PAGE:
Europe's Botanicals Deadlock ‘Unlawful,’ Claims Industry Lawyer
The European Commission’s “obvious passivity” with regards to the long-standing botanical health claims deadlock is “illegal and violates the provisions of the EU Health Claims Regulation,” argues the German Pharmaceutical Industry Association, on the basis of a legal opinion provided by former constitutional judge Udo Di Fabio.
The European Commission is acting unlawfully by allowing the now 12-year deadlock concerning the evaluation of European Union herbal food and food supplement botanical health claims to drag on, a recently published legal opinion claims.
The opinion, provided by former constitutional judge Udo Di Fabio, “shows that the Commission’s obvious passivity is illegal and violates the provisions of the EU Health Claims Regulation,” commented Kai Joachimsen, general manager of the German Pharmaceutical Industry Association, which commissioned the opinion alongside the European Confederation of Pharmaceutical Entrepreneurs (EUCOPE).
European Industry Divided
In his comments, Joachimsen points to the negative impact that the “on-hold” situation is having on the pharmaceutical side of the consumer health industry, in particular manufacturers of traditional herbal medicines.
In a survey commissioned as part of its ongoing reflection, the EC found a significant gap in perspectives between supplement manufacturers classed as “food business operators” and those classed as part of the pharmaceuticals sector.
Food business operators “judged favorably” the current on-hold situation, as it “avoided serious negative implications” for competitiveness, the Commission noted.
Meanwhile, the “vast majority” of pharmaceutical sector consultees indicated that the implementation of the on-hold list of health claims had had a “strong negative impact on their sector,” the research found.
When it came to the question of how botanicals claims should be regulated in future, the pharmaceutical industry consultees were in favor of regulating them the same as other food supplement claims – i.e. as EFSA had done when it rejected all botanicals claims.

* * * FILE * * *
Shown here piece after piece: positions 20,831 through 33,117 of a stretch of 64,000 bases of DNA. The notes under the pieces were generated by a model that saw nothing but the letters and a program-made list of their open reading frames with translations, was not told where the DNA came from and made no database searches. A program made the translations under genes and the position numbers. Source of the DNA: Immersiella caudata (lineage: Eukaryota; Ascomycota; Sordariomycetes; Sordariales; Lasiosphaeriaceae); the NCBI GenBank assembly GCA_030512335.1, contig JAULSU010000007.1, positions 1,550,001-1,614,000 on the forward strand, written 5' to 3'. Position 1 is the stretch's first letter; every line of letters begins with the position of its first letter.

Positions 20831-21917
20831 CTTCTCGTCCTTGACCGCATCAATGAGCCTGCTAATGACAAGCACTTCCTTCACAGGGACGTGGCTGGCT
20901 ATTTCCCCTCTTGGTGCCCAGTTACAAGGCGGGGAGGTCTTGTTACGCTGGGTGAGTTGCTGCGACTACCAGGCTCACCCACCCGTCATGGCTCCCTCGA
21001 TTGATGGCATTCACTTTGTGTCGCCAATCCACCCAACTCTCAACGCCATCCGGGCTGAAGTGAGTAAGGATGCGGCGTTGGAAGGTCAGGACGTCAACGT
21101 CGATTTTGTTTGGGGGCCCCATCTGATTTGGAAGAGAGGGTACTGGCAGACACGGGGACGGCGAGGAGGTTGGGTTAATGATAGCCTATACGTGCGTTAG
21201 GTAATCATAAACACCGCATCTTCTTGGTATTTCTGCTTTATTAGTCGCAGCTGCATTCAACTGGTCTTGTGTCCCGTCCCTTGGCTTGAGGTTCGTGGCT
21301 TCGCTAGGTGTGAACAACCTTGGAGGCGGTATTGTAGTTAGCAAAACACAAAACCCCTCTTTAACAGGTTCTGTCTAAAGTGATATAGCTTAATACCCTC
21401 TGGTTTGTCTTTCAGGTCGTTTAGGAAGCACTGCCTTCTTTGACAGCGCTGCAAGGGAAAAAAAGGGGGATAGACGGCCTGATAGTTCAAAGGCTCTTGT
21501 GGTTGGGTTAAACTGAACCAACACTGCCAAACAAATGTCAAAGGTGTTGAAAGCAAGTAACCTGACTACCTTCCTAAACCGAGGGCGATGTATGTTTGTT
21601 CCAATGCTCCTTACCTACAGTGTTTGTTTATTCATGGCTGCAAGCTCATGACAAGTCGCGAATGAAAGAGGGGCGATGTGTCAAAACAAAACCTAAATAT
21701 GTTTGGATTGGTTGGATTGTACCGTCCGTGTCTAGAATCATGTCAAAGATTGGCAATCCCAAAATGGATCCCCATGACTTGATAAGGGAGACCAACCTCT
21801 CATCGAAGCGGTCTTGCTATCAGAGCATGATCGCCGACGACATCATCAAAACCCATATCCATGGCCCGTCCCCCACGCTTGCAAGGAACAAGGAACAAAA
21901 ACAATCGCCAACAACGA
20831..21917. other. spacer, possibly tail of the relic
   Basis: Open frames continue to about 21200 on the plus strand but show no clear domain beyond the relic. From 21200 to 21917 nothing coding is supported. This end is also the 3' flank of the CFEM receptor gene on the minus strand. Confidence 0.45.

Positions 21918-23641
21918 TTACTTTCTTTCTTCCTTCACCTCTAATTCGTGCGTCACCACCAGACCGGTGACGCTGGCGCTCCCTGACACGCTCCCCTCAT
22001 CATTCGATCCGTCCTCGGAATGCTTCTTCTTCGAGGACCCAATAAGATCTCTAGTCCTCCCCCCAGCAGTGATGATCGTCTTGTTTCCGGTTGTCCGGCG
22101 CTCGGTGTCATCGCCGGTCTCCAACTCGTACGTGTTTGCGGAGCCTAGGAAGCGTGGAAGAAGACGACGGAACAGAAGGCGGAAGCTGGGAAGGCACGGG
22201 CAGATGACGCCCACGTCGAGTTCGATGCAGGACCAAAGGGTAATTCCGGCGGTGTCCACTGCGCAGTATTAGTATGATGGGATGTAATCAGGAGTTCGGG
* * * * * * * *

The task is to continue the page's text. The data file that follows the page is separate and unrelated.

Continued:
In particular, pharmaceutical companies said that their competitive position on the market would experience a “strong positive impact” in this scenario, and also that innovation – specifically the launching of new products – would “experience a strong positive impact, and export opportunities may increase,” according to the Commission.
The situation – which involves more than 2,000 botanical heath claims being placed “on hold” while the Commission decides what to do, meaning that they can continue to be used despite being deemed to have unsatisfactory scientific backing – “not only deceives consumers,” Joachimsen continued, “but also risks the Commission being jointly responsible for the decline of an entire sub-sector, namely the manufacturers of herbal medicines.”
“As long as the food manufacturers are practically exempt from the obligation to have the proof of efficacy confirmed by the European Food Safety Authority due to the unlimited application of the transitional provision, they gain a clear advantage over the companies that market the substance as a medicinal product,” he added.
German Industry United
The German Medicines Manufacturers’ Association, BAH, also supported Di Fabio’s opinion, saying that it confirmed the association’s own approach to the ongoing botanicals issue.
“BAH has always been advocating an adequate assessment of food supplements including supplements with herbal ingredients,” commented BAH’s managing director of scientific affairs, Elmar Kroth.
“This includes an evaluation of the claims made and does not question the availability of such products provided they follow the rules laid down in the food supplement directive of the European Union,” he continued.
“BAH believes that requirements established in the EU legal system need to be implemented,” Kroth added. “Otherwise, European citizens lose confidence in the consistency of the European system.”
“It is not up to the European Commission to ignore rules adopted by the European legislator.”
Designed to protect consumers from unsubstantiated and unauthorized health-related claims for foods and food supplements, the 2006 European Union Health Claims Regulation (EC 1924/2006) should have been fully implemented by 31 January 2010 at the latest, as stated by Article 13(3) of that regulation.
However, due to concerns raised by several EU member states and industry stakeholders with regard to the different regulatory regimes for health claims in food and food supplements on the one hand, and traditional herbal medicinal products on the other, the EC initiated a period of reflection on the issue of botanicals.
Pending the outcome of its reflection, the Commission asked EFSA, which had by this point rejected a number of botanical claims, to discontinue its scientific assessment of the health claims.
Later, in response to demands made by herbal medicine manufacturer Bionorica and pharmaceutical consultancy firm Diapharm that the EC and EFSA should resume the assessment of botanical health claims, the Commission responded that, “to identify the best course of action needed, the Commission should be allowed the time and context necessary for that purpose.”
This response was challenged by the BPI in its latest intervention, pointing out that the EC is “not empowered to simply extend the transitional provisions of a regulation on its own by a mere press release.”